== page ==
By Tejal K. Gandhi, MD, MPH, CPPS
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A highlight of the NPSF Patient Safety Congress last May was a lively debate about accountability for patient safety. Two noted safety experts—Gregg Meyer, MD, MSc, and Bob Wachter, MD—each took a position on the question of whether punitive measures (fines, suspensions) should be applied when health care workers fail to consistently follow established safety procedures. Dr. Meyer argued we would make more progress if we did not solely focus on poor performers, but also celebrated those who were performing at the highest levels. “We need to laud them in front of their colleagues. We need to get people excited about trying to emulate them,” he said.
In an article in the July issue of BMJ Quality & Safety, Rebecca Lawton and colleagues make a similar argument, suggesting that focusing on positive deviance is a tactic well worth trying in health care. “Patient safety management…can feel like a relentlessly negative treadmill,” they write. “Behaviours that produce errors are variations on the same processes that produce success, so focusing on successful practices may be a more effective tactic.”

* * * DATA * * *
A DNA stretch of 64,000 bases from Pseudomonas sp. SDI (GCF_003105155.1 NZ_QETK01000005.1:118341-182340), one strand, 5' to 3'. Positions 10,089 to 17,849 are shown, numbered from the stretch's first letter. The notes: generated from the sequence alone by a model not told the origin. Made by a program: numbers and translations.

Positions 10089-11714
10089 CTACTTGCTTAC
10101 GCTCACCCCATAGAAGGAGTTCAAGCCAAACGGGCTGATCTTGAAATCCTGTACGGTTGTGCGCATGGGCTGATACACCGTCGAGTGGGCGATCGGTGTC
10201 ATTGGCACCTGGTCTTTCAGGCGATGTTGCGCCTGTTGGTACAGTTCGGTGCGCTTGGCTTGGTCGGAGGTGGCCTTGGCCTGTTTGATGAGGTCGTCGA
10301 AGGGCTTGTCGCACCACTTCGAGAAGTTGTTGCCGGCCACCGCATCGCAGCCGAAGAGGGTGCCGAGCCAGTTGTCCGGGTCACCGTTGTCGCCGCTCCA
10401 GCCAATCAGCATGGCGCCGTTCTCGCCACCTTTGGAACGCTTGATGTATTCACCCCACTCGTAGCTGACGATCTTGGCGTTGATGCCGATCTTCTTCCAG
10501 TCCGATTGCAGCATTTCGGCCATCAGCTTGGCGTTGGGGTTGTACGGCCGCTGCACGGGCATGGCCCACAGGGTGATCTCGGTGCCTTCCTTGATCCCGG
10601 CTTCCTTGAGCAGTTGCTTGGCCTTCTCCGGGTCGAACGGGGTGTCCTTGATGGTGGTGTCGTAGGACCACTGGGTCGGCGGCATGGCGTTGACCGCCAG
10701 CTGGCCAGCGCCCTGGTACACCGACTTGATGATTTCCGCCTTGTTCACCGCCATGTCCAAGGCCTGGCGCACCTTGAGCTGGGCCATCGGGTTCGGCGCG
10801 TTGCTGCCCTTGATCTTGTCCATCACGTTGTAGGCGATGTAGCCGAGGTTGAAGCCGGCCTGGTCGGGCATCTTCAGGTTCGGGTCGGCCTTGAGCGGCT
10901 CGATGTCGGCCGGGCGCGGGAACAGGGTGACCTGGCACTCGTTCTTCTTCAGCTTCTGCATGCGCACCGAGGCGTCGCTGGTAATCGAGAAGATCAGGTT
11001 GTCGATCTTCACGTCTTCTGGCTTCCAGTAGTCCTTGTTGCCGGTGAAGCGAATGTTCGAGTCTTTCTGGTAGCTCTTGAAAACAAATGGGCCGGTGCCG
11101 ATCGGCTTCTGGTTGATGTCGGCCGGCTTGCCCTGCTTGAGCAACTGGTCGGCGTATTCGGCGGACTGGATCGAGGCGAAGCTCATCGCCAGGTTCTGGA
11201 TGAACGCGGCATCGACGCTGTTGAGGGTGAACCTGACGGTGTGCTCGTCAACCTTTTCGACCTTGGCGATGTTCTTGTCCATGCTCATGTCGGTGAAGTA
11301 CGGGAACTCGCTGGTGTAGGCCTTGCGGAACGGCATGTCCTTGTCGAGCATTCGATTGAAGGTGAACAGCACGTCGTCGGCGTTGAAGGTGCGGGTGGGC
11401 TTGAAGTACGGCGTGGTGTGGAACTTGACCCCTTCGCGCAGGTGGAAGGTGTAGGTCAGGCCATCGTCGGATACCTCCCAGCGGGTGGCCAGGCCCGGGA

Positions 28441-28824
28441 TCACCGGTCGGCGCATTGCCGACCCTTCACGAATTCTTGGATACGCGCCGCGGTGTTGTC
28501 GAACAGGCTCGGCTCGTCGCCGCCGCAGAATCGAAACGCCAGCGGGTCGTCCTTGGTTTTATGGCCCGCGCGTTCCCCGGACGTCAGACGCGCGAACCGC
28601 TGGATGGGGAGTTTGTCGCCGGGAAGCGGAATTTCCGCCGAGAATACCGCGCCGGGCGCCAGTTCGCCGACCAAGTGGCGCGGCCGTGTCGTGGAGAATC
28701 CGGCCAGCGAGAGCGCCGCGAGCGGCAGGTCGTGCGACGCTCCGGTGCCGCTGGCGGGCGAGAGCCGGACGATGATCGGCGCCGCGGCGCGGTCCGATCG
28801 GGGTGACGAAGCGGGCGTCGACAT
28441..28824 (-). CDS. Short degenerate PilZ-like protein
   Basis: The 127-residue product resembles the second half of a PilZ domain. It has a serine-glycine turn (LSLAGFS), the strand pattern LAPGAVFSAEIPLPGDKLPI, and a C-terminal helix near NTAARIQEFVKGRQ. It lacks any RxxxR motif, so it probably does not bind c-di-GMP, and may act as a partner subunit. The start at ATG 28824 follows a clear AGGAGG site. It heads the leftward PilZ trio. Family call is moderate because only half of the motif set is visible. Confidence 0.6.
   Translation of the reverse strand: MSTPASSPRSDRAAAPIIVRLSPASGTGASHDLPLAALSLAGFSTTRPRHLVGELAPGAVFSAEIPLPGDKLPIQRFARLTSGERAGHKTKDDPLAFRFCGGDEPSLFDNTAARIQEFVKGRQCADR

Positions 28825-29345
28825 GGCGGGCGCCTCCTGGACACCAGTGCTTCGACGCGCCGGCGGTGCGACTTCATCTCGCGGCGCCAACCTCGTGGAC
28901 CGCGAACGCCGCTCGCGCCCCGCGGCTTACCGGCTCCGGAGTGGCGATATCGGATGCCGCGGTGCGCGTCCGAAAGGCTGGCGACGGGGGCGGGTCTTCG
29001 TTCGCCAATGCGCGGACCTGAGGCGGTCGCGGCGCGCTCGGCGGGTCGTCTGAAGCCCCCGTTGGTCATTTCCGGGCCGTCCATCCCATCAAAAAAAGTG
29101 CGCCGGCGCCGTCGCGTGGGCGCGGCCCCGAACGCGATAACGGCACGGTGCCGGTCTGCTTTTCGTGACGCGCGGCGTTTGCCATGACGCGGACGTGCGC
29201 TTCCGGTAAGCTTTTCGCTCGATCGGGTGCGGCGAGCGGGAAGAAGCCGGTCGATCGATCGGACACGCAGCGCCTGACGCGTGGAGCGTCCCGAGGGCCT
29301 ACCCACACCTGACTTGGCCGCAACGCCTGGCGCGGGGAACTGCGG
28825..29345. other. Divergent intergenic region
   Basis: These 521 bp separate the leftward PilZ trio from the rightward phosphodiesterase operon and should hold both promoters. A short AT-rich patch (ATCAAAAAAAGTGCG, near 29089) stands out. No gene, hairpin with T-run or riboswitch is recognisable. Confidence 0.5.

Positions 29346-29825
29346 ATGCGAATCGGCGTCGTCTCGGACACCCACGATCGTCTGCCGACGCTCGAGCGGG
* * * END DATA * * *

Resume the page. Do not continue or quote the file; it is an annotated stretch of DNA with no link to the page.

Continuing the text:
The authors note that, in health care, poor or unexpected outcomes are commonly investigated so that the root cause can be identified and avoided in future. It is the worst outcomes that bring the most attention—including the focus of external agencies such as regulatory bodies or the media. This relentless pursuit of the “negatively deviant” could certainly wear on the energy and enthusiasm of even the most committed clinicians and patient safety officers, which is a critical issue as we try to combat burnout in health care.
Yet, consistently good outcomes are seen at the unit or provider level in many organizations, and they receive relatively little notice. Lawton and colleagues offer suggestions for ways to identify the positive deviants in our midst and to support the adoption of their methods within the wider community.
I recently visited a hospital that was beginning to do RCAs on cases that went extremely well—to try to learn why they went well and share and learn from those lessons. I was really excited by this innovative concept—what a great way to learn and to celebrate the positives!
Do you think there is a role for positive deviance in your organization? Comment on this post below.